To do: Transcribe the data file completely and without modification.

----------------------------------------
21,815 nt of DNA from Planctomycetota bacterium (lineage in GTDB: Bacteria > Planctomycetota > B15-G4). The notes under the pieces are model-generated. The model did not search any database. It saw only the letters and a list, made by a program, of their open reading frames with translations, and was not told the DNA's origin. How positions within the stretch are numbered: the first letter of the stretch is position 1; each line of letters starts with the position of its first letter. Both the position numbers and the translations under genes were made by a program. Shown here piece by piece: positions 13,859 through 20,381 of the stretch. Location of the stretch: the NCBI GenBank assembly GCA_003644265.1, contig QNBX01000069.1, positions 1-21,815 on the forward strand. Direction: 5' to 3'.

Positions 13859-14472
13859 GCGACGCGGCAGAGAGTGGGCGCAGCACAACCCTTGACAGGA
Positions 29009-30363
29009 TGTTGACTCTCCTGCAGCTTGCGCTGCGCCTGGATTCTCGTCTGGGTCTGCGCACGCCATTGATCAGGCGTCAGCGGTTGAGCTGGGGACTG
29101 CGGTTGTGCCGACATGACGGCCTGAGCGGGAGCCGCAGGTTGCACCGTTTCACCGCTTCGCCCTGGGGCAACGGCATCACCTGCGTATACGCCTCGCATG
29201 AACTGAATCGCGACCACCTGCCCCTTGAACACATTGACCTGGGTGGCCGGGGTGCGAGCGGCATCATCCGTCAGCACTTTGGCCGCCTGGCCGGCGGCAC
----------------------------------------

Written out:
21,815 nt of DNA from Planctomycetota bacterium (lineage in GTDB: Bacteria > Planctomycetota > B15-G4). The notes under the pieces are model-generated. The model did not search any database. It saw only the letters and a list, made by a program, of their open reading frames with translations, and was not told the DNA's origin. How positions within the stretch are numbered: the first letter of the stretch is position 1; each line of letters starts with the position of its first letter. Both the position numbers and the translations under genes were made by a program. Shown here piece by piece: positions 13,859 through 20,381 of the stretch. Location of the stretch: the NCBI GenBank assembly GCA_003644265.1, contig QNBX01000069.1, positions 1-21,815 on the forward strand. Direction: 5' to 3'.

Positions 13859-14472
13859 GCGACGCGGCAGAGAGTGGGCGCAGCACAACCCTTGACAGGA
Positions 29009-30363
29009 TGTTGACTCTCCTGCAGCTTGCGCTGCGCCTGGATTCTCGTCTGGGTCTGCGCACGCCATTGATCAGGCGTCAGCGGTTGAGCTGGGGACTG
29101 CGGTTGTGCCGACATGACGGCCTGAGCGGGAGCCGCAGGTTGCACCGTTTCACCGCTTCGCCCTGGGGCAACGGCATCACCTGCGTATACGCCTCGCATG
29201 AACTGAATCGCGACCACCTGCCCCTTGAACACATTGACCTGGGTGGCCGGGGTGCGAGCGGCATCATCCGTCAGCACTTTGGCCGCCTGGCCGGCGGCAC